The most profound point on mainland Earth has been distinguished in East Antarctica, under Denman Glacier.
This ice-filled gully arrives at 3.5km (11,500ft) underneath ocean level. Just the extraordinary sea channels go further.
The revelation is outlined in another guide of the White Continent that uncovers the state of the bedrock under the ice sheet in remarkable detail.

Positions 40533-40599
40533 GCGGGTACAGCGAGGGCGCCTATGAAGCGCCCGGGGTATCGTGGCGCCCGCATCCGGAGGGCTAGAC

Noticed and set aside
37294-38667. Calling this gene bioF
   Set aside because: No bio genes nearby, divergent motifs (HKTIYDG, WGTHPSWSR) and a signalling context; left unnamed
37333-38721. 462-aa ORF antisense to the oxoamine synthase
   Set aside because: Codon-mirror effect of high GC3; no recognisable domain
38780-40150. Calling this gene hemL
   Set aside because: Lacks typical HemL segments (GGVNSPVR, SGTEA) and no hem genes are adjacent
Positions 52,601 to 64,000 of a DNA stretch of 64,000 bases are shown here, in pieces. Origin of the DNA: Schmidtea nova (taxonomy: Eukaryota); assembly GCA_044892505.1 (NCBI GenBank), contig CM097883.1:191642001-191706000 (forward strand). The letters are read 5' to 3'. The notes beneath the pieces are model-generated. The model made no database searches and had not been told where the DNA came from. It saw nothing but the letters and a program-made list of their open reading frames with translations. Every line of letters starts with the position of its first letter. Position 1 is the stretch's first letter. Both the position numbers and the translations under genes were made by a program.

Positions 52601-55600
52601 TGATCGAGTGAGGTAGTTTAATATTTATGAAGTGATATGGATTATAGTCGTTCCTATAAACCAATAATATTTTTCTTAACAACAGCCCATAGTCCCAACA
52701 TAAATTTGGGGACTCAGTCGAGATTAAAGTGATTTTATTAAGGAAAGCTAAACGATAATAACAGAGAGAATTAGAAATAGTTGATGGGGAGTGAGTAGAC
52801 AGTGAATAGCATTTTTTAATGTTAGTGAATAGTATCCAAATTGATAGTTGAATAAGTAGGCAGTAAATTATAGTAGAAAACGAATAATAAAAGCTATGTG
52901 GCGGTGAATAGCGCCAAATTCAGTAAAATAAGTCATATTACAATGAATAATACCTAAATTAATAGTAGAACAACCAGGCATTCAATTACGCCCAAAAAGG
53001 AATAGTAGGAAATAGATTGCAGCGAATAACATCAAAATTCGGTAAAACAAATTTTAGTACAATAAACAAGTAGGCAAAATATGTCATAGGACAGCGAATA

Its highlights will be basic to our comprehension of how the polar south may change later on.
For examination, the most reduced uncovered land on Earth, at the Dead Sea shore, is simply 413m (1,355ft) beneath ocean level.
The new discovering shows, for instance, already unrecognized edges that will obstruct the retreat of liquefying ice sheets in a warming world; and, on the other hand, various smooth, inclining territories that could quicken withdrawals.
“This is without a doubt the most precise representation yet of what lies underneath Antarctica’s ice sheet,” said Dr Mathieu Morlighem, who’s chipped away at the undertaking for a long time.